Auctioning firm reprimanded for limiting employee opportunities.
Ebay has agreed not to enter into anti-poaching agreements with competitors and to pay $4m to settle two cases filed by the US Government for restrictive practices.
The two cases, filed by the US Department of Justice (DoJ) and the Attorney General of California, pertain to eBay’s agreement with Intuit not to poach each other’s employees.
The DoJ filed a case in San Jose district court in 2012 saying that the agreement signed by the two companies limited their employees from pursuing better opportunities.
DoJ Antitrust Division assistant attorney general Bill Baer said: "eBay’s agreement with Intuit served no purpose but to limit competition between the two firms for employees, distorting the labour market and causing employees to lose opportunities for better jobs and higher pay.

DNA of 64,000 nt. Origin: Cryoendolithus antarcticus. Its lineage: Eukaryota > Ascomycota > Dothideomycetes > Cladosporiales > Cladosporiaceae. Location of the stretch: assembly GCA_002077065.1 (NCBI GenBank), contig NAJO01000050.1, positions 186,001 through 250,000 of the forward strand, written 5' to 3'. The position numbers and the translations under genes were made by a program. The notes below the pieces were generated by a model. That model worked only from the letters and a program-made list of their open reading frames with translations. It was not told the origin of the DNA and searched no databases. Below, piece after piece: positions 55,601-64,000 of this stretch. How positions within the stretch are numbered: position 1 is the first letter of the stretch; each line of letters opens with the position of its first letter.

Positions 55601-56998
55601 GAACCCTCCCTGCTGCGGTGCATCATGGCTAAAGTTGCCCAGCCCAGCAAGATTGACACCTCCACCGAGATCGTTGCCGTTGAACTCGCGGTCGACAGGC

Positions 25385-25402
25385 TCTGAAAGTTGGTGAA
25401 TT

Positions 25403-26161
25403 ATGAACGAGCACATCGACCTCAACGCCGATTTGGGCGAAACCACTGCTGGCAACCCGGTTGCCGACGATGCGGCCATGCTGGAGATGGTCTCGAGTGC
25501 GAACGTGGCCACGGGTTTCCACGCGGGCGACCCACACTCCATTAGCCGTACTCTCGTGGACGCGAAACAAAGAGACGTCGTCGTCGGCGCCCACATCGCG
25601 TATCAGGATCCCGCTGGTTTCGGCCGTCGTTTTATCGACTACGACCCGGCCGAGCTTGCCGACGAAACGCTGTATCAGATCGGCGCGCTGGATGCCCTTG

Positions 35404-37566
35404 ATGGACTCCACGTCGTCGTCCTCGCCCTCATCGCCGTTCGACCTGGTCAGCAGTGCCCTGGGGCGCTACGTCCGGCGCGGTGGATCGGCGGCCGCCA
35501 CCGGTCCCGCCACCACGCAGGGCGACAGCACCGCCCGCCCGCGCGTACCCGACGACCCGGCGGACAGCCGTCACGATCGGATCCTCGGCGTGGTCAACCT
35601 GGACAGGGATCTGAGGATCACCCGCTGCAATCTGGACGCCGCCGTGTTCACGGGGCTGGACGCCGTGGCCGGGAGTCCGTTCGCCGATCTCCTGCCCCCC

"The proposed settlement resolves the department’s antitrust concerns and ensures that eBay will not engage in similar conduct in the future."
The agreement with the DoJ prevents eBay from entering into or maintaining agreements with other companies restraining employee recruitment and hiring, and awaits approval by the San Jose court.
In the settlement with the Attorney General of California, eBay agreed to pay $3.75m towards restitution payments, and $250,000 as civil penalties. The company will also provide an annual report for the next five years on any violations of the settlement.
Intuit was not included in the law suit as it was already named in another similar poaching case which also names Apple, Google, Intel and Adobe. These companies also settled their case recently.